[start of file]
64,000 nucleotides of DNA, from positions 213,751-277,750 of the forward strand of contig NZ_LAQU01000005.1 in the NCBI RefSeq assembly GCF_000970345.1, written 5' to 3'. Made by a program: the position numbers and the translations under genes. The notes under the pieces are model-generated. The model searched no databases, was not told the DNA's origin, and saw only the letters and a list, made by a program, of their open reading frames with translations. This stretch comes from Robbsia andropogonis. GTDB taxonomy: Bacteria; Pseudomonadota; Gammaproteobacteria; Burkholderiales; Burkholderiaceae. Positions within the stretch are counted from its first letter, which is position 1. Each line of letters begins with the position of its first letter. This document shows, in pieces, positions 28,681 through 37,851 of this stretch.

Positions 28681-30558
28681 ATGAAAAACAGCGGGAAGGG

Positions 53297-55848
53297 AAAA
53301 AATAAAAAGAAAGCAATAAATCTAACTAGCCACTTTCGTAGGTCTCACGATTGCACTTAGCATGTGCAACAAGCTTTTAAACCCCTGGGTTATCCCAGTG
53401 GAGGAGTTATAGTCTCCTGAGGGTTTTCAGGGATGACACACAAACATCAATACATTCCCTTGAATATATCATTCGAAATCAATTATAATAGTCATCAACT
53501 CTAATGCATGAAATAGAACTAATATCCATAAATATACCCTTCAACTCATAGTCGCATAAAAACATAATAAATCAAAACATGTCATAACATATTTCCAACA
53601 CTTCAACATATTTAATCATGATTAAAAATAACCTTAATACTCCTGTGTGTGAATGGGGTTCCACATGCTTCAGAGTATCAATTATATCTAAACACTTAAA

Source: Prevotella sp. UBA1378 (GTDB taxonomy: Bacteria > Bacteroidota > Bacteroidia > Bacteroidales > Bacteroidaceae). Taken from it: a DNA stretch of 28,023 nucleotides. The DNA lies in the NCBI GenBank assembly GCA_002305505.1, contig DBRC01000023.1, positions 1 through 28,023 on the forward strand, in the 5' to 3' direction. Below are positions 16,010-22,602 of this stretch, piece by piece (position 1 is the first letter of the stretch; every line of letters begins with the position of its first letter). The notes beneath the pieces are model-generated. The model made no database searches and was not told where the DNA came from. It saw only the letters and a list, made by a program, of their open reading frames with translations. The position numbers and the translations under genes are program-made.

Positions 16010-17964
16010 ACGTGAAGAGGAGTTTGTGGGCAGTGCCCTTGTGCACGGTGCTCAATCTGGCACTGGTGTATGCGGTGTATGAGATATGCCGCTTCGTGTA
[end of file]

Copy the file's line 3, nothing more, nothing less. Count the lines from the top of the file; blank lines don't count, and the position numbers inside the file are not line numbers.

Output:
28681 ATGAAAAACAGCGGGAAGGG